Licor Café (Coffee Liqueur)

Coffee liqueur is immensely popular in Galicia. It’s consumed at every Galician celebration. Officially known as “licor de café de Galicia,” but colloquially referred to as licor café or simply “licorca.”

Coffee liqueur is consumed in various countries and varies in composition. In Mexico, it’s made with tequila. Those who’ve had coffee liqueur in the Netherlands likely think of a very sweet and low-alcohol drink. Licor Café de Galicia is different. It’s a stronger liquor made from orujo (the Galician variant of Grappa), sugar, and coffee beans. This mixture results in a strong liquor, both in alcohol content and flavor.

What does Licor Café de Galicia taste like?

Licor Café is a pitch-black drink. Soft and syrupy like a liqueur, it slides from the glass into your mouth. Due to the sugar, it has a sweet taste, but the finish is strong like a good espresso.

When do you drink it?

Licor café is consumed at various times in Galicia. At any celebration, a bottle will eventually appear, often mysteriously. Many parties also speak of the time before and after licor café. You understand, the coffee liqueur only comes out when people are already somewhat warmed up, after which the party will fully erupt. It’s also enjoyed after dinner. When dining at a restaurant in Galicia, licor café is often offered with coffee. Cheers!

Making coffee liqueur at home

Coffee liqueur is widely available in Galicia but is also often homemade. Therefore, there are many different recipes for making it. The Galician coffee liqueur typically consists of orujo (aguardiente), coffee beans, and sugar. Then, different ingredients are added to each recipe, often lemon or orange peel, cinnamon, and dark chocolate.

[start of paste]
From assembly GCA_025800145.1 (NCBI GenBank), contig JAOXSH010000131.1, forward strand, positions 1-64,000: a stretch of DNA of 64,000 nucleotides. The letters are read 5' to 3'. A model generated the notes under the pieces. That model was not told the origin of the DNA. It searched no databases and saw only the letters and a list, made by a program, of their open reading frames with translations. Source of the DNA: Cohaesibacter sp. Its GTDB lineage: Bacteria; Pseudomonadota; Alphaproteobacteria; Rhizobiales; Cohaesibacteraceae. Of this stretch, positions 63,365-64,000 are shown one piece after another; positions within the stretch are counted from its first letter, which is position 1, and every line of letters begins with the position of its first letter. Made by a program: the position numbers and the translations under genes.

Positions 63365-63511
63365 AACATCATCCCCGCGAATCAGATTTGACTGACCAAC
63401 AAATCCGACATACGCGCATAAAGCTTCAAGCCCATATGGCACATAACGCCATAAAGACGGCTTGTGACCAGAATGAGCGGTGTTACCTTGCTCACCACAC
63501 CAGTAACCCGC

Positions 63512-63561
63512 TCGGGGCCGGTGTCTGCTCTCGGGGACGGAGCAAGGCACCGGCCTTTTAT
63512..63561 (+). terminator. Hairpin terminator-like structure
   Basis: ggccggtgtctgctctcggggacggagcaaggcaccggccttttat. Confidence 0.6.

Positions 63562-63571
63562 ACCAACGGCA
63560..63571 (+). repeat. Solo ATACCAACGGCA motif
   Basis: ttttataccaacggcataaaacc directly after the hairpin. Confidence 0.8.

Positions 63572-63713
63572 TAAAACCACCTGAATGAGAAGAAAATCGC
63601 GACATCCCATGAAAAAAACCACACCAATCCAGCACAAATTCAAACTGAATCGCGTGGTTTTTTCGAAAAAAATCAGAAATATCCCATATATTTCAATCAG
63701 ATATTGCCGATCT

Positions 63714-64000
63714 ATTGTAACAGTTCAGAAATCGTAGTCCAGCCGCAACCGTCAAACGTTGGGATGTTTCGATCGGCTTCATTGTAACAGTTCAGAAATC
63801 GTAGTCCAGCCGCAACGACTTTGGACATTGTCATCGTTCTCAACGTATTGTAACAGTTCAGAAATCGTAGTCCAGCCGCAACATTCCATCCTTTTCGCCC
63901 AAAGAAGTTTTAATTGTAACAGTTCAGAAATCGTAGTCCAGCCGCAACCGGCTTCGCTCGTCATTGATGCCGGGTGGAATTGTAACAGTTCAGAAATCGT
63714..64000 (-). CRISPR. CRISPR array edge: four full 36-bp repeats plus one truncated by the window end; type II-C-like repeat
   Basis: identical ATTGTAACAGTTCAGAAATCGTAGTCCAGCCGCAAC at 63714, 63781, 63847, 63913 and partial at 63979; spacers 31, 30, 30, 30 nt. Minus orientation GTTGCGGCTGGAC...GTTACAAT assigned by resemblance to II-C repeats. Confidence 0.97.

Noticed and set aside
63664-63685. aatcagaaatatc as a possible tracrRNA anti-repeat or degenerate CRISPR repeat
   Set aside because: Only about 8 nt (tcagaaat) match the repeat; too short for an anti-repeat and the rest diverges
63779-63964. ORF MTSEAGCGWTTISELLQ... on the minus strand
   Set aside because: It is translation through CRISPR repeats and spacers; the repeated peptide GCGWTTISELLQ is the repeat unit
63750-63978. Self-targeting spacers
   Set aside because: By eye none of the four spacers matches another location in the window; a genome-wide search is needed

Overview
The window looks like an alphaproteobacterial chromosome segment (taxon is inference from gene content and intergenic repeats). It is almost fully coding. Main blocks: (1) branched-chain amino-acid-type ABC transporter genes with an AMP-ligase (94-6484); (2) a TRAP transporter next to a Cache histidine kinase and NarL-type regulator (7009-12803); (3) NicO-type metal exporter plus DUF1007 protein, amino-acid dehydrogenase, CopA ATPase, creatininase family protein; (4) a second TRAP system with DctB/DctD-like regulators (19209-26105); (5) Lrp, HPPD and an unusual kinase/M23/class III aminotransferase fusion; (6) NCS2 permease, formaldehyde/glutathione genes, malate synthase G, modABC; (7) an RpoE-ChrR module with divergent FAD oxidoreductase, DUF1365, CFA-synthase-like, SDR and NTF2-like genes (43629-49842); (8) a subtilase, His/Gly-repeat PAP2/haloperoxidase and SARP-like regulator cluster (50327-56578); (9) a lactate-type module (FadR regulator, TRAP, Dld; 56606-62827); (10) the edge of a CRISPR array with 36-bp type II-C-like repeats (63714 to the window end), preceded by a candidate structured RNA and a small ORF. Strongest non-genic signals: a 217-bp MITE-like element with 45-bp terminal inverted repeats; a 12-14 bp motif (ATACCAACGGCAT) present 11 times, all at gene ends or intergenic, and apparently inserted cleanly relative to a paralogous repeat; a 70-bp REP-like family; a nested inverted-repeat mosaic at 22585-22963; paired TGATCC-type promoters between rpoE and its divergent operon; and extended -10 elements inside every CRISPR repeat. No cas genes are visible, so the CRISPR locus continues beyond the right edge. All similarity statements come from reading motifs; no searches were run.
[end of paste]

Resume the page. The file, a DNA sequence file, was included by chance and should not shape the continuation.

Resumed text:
For this method, we use the following ingredients:

  • 1 liter of strong alcohol.
  • Oruja, aguardiente, but you can also use vodka
  • 1/4 kilo ground coffee
  • 1/2 kilo sugar
  • 1 lemon
  • 1 orange

The preparation is as follows:

  1. Pour the alcoholic drink into a large, sealable pot.
  2. Place a saucepan on the stove with the sugar and add 100ml of water. Bring to a boil to create a syrup. Let it cool and add it to the alcohol.
  3. Finely peel the lemon and orange and add the peels to the mixture.
  4. Finally, add the ground coffee and stir everything together.
  5. Let it stand sealed for at least 8 days.
  6. Strain the drink and pour it into a bottle.

You’re now ready. Store the drink in the freezer or refrigerator and serve ice-cold. Cheers!

Buying Coffee Liqueur

As mentioned, you can buy licor café in many places in Galicia. Think of supermarkets. But there are also alternative places where you can buy authentic coffee liqueur. Once, I was in Santiago de Compostela and wanted to bring back a tasty “licorca” to the Netherlands. A Galician friend of mine advised me to bring an empty cola bottle and go to a bar within a 10-minute walk from la zona vieja, the old historic center. Once inside, I obviously stood out with my Dutch appearance. The elderly barwoman pretended not to understand me when I asked for coffee liqueur and showed her my cola bottle. She neatly placed a glass in front of me and poured some in. Of course, I didn’t refuse. After insisting again and telling her that I had come on the advice of a Galician friend, the old woman finally accepted my bottle. She turned to the kitchen and filled my bottle with homemade clandestine coffee liqueur. Strong, syrupy, and pitch-black, how I enjoyed that in the Netherlands!

An Ode to Licor Café
“Licorca” is very popular in nightlife. In cities like Santiago, you can hear the drink being sung about by drunken students at night. They always sing the same song, once created by the Galician band Lamatumba.

The chorus goes as follows:
Licor do negro café
Que me tumbas que me matas
Licor do negro café
Fasme andar a catro patas

Sing along! From experience, I can say it sings easily after consuming a licor café!